Search Images Maps Play YouTube News Gmail Drive More »
Sign in
Screen reader users: click this link for accessible mode. Accessible mode has the same essential features but works better with your reader.

Patents

  1. Advanced Patent Search
Publication numberUS6359680 B1
Publication typeGrant
Application numberUS 09/254,843
PCT numberPCT/DE1997/001797
Publication dateMar 19, 2002
Filing dateAug 19, 1997
Priority dateSep 13, 1996
Fee statusPaid
Also published asCN1230254A, DE19638758A1, DE59712459D1, EP0935736A1, EP0935736B1, WO1998011403A1
Publication number09254843, 254843, PCT/1997/1797, PCT/DE/1997/001797, PCT/DE/1997/01797, PCT/DE/97/001797, PCT/DE/97/01797, PCT/DE1997/001797, PCT/DE1997/01797, PCT/DE1997001797, PCT/DE199701797, PCT/DE97/001797, PCT/DE97/01797, PCT/DE97001797, PCT/DE9701797, US 6359680 B1, US 6359680B1, US-B1-6359680, US6359680 B1, US6359680B1
InventorsRudger Rubbert
Original AssigneeOrametrix, Inc.
Export CitationBiBTeX, EndNote, RefMan
External Links: USPTO, USPTO Assignment, Espacenet
Three-dimensional object measurement process and device
US 6359680 B1
Abstract
A three-dimensional object measurement process and device are disclosed by means of optical image capture, projection of patterns and triangulation calculations. The pattern projection unit and the image capture unit are separately designed and can be independently positioned and guided during the measurement process. This is particularly advantageous for diagnosis, therapy and documentation in the field of invasive medicine.
Images(5)
Previous page
Next page
Claims(29)
What is claimed is:
1. Method for acquiring data as to the shape of an object comprising the steps of:
projecting a pattern using a projection device onto said object;
performing an optical pick up of a scattering of said pattern from said object using an image pick up; wherein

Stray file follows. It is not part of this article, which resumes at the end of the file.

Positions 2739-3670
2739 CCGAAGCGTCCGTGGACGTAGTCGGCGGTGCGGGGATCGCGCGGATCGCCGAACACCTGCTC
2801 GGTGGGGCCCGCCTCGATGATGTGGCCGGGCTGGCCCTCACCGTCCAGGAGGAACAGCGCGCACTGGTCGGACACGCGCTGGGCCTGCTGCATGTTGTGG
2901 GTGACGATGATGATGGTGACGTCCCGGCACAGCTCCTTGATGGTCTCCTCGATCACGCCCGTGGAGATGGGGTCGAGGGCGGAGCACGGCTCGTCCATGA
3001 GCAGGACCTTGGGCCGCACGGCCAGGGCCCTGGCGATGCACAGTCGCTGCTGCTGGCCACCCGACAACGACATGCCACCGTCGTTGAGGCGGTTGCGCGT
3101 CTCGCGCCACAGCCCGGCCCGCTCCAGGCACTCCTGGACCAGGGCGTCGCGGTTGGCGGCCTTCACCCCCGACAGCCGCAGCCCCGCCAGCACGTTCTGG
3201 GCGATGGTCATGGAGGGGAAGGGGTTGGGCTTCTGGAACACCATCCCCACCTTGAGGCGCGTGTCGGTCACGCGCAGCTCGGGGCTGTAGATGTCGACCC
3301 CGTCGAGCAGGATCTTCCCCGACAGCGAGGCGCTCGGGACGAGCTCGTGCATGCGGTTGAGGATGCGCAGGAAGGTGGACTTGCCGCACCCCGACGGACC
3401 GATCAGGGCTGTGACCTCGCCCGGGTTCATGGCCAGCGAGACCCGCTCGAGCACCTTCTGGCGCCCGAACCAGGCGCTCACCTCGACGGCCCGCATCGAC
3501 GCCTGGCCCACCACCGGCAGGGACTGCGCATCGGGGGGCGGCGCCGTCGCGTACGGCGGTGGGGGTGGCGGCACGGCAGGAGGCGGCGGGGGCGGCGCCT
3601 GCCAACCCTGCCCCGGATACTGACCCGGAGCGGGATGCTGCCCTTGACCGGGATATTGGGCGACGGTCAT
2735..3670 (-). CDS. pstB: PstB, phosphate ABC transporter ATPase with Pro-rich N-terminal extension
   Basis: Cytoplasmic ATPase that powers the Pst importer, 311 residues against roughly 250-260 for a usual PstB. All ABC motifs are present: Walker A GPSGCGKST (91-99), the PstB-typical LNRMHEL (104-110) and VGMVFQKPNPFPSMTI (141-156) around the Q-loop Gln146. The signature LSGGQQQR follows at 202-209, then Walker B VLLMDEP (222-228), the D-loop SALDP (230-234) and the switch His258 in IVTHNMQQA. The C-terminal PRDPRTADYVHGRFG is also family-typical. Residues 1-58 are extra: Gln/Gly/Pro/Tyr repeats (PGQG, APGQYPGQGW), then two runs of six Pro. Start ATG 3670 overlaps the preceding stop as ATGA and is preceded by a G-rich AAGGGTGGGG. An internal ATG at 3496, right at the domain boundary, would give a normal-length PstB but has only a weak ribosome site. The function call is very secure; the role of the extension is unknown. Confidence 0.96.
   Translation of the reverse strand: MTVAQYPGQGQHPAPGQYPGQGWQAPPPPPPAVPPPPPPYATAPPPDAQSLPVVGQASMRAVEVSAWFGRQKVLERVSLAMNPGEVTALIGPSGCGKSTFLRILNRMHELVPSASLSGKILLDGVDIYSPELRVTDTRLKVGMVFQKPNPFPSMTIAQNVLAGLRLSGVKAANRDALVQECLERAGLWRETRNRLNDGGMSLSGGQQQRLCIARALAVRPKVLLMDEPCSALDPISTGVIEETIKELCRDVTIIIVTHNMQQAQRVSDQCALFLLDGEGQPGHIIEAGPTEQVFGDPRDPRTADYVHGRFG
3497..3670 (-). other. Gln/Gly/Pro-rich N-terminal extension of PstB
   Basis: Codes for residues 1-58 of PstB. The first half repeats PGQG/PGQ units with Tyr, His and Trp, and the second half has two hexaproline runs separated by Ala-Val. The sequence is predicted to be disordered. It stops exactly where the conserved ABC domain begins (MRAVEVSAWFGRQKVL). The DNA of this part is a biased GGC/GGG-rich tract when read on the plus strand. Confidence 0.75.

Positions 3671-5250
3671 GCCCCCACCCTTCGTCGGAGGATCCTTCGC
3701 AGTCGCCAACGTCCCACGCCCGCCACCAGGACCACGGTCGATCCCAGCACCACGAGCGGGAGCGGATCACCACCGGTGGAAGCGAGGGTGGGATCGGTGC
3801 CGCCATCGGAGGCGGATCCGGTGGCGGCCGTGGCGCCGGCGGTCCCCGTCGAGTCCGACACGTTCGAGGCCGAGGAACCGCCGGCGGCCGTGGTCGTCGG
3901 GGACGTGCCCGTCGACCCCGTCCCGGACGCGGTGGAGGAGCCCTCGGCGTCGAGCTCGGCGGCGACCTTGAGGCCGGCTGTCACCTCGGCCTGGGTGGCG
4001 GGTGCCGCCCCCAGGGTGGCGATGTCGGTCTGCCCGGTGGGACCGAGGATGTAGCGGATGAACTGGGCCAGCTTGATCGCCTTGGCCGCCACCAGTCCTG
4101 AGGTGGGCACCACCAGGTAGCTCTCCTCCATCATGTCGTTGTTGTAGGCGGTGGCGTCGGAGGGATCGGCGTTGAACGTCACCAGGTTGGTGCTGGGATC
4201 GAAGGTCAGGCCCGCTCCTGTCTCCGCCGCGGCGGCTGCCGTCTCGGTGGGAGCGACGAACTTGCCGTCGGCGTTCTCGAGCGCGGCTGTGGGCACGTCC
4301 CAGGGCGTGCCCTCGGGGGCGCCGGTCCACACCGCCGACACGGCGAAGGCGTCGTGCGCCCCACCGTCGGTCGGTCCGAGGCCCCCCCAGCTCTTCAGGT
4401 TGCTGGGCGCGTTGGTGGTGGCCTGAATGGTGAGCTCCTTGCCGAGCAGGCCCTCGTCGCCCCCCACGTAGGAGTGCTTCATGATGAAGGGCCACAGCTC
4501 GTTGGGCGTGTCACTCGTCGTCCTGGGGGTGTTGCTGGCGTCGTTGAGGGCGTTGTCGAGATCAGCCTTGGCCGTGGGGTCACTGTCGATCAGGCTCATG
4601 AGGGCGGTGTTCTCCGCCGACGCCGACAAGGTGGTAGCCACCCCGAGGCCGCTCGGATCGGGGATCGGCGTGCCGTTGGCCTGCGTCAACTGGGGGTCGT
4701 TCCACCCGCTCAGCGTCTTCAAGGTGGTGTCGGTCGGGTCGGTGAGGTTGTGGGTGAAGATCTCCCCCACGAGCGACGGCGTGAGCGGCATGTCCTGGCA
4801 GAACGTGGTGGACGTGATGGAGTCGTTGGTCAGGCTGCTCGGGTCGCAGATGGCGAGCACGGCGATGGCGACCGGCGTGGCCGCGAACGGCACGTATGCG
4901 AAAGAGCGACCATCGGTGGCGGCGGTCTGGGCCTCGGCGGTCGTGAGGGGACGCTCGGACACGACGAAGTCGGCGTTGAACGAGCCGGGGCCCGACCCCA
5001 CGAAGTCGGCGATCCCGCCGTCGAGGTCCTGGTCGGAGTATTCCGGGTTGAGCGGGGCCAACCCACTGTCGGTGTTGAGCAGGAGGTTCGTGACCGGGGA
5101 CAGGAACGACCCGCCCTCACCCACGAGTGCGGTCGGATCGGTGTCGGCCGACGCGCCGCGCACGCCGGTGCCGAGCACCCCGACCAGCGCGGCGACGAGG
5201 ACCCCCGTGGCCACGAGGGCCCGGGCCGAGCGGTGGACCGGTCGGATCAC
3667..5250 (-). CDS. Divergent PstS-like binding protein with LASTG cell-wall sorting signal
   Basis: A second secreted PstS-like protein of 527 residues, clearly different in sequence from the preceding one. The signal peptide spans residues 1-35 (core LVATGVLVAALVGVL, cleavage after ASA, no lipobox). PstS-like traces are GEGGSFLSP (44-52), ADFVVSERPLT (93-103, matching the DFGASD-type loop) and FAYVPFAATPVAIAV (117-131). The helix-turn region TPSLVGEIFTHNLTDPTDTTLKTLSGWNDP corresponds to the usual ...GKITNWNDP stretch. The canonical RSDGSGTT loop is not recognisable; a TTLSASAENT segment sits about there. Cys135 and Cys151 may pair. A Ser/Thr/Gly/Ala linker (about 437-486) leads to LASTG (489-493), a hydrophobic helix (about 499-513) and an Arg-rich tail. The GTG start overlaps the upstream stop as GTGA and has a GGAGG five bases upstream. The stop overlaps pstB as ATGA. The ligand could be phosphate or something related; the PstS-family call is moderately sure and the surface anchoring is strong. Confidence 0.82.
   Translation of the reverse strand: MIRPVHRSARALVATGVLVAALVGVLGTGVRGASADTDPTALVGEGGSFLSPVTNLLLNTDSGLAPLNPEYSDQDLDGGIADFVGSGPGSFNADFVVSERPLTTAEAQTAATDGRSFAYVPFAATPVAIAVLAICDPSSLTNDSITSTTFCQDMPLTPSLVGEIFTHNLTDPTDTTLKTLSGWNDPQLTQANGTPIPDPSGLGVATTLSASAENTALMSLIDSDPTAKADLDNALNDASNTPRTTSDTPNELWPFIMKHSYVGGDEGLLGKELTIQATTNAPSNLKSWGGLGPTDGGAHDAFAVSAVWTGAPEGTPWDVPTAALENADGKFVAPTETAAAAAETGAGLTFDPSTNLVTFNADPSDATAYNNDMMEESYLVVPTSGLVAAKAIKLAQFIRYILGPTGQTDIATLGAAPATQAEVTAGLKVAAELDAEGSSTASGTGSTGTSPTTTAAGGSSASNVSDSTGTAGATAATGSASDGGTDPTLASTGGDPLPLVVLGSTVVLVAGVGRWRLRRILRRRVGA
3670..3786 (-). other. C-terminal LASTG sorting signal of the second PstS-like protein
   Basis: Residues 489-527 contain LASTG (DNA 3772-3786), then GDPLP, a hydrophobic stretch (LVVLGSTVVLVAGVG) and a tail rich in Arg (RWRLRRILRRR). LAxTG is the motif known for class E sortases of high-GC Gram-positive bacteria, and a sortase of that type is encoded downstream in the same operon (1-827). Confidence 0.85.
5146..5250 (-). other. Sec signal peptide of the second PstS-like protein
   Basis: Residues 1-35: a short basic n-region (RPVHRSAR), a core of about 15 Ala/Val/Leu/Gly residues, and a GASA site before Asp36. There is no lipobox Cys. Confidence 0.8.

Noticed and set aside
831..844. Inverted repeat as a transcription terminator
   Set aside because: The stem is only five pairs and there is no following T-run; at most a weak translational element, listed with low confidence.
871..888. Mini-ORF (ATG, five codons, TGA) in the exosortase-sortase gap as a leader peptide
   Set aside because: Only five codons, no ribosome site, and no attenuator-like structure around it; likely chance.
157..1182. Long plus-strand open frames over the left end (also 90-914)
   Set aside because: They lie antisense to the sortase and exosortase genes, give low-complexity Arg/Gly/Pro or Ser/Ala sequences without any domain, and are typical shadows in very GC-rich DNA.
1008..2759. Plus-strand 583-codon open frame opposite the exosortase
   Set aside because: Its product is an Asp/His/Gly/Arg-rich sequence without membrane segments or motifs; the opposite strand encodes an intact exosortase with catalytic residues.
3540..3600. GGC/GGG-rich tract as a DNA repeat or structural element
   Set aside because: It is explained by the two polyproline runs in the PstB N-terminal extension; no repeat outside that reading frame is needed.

during operation of said steps of projecting and performing an optical pick up, (1) the projection device is spatially separated from the image pick up, and (2) the projection device is uncoupled from and moveable with respect to the image pick up; and
determining the geometrical arrangement of said image pick up and said projection device during or after said steps of projecting and performing an optical pick up.
2. Method according to claim 1, characterized in that the step of determining the geometrical arrangement includes determining the geometrical arrangement using a measuring means.
3. Method according to claim 2, wherein said measuring means comprises an optical measuring means.
4. Method according to claim 3, characterized in that the step of determining the geometrical arrangement includes using triangulation calculations as part of the optical measuring means.
5. Method according to claim 4, characterized in that the step of projecting the pattern includes splitting said pattern with a beam splitter and thereby projecting a pattern onto an object being surveyed, and onto a surface rigidly connected to the image pick up and having a known spatial extent.
6. Method according to claim 5, further including the step of imaging the pattern projected onto said surface with said image pick up using an optical element.
7. Method according to claim 5, wherein said surface comprises a ground glass disk.
8. Method according to claim 6, wherein said optical element comprises a mirror.
9. Method according to claim 6, wherein the step of projecting the pattern further includes:
projecting the pattern along two optical axes; preparing at least two single images as part of the pattern; and
switching an optical device alternatively between transparent and opaque states in synchronization with respect to an image refresh rate.
10. Method according to claim 1:
wherein during the step of performing an optical pickup a first image and a second image are received, and the geometrical arrangement of the projection device relative to the image pick up is known for the first image and unknown for the second image due to movement of the image pickup and/or the projection device relative to each other, and the method further comprising the steps of